That’s when it donned on me.
Everyone at this festival were on some leg of a journey. Some were at the beginning of that journey, others were near their end. Others still lingered on in the tea community—such as myself—unsure of which way to point their proverbial compass. (Or cup.)
On the second day of the festival, we held one of our usual Tea Bloggers Roundtable panels. I was drafted to moderate (at the last minute), and I totally spaced I was asked to do so until the last minute. Luckily, I had questions prepared from a prior panel.
It was one of the most successful panels we ever held. The room was packed. And it also helped that, along with the usual suspects, we had some new blood to round out the talk. However . . .
This was the first such panel where I truly felt . . . old. That and impostor syndrome hit pretty hard; a feeling like I didn’t belong there, anymore. I even mused to a friend that it almost felt like I was passing a torch. She corrected me on that, and we both agreed it was more akin to letting someone else drive the community car. While the old-timers reclined the backseat to nap.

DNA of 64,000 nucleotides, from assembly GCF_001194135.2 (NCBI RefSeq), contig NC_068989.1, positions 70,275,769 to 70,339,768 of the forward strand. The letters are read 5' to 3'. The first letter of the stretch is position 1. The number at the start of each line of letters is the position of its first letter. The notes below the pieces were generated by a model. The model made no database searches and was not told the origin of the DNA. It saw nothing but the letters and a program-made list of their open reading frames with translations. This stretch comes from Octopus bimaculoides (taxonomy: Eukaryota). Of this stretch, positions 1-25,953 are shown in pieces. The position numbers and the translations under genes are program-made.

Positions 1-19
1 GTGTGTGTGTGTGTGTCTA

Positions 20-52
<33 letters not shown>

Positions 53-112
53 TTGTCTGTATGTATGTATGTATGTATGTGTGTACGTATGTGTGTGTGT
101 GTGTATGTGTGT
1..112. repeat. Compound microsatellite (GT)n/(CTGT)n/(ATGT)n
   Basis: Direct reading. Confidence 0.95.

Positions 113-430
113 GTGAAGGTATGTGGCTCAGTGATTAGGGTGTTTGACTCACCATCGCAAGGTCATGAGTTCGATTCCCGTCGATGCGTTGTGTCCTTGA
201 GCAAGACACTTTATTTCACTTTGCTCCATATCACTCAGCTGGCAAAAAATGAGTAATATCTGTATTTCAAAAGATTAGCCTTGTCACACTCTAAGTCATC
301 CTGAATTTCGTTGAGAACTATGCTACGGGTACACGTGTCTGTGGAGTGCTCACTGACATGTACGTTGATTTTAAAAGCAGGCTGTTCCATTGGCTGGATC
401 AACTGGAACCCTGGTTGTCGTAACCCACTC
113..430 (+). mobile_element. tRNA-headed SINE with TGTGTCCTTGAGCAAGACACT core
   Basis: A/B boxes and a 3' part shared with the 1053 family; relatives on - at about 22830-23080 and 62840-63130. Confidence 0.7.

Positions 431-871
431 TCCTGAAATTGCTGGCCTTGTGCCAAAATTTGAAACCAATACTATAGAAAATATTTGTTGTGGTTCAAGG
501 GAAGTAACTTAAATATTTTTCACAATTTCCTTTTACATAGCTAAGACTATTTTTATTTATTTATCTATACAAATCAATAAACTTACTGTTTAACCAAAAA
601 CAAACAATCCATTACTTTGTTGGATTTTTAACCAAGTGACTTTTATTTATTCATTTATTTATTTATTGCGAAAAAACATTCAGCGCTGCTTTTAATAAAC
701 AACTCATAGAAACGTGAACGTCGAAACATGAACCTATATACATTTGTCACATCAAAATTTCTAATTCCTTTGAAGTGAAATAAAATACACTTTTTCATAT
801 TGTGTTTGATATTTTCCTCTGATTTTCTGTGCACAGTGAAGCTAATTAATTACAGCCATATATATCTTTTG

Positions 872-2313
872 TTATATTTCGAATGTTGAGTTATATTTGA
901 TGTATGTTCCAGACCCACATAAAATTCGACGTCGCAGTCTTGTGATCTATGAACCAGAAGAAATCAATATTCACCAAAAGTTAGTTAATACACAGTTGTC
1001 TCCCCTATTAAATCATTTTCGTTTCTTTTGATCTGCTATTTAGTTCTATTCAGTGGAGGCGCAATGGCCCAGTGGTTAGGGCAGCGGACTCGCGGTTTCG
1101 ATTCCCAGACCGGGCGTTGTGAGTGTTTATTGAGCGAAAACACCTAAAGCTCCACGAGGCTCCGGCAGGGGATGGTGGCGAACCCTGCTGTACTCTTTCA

No matter how far I seem to drift from this odd little community, I always get pulled back. If only out of an obsession to continue to witness the “hero’s journey” of the leaf, and to drink from it—to feel the “spirit” of said community in a cup. Just as when I walked through a museum on a completely different dinosaur quest, a tea tree still managed to find me.
Tea is not my entheogen. But the stories attached to tea are. I suppose I’m only beginning to realize that.
Call it my . . . entheogenesis, if you will.
Or maybe I’m just going off script.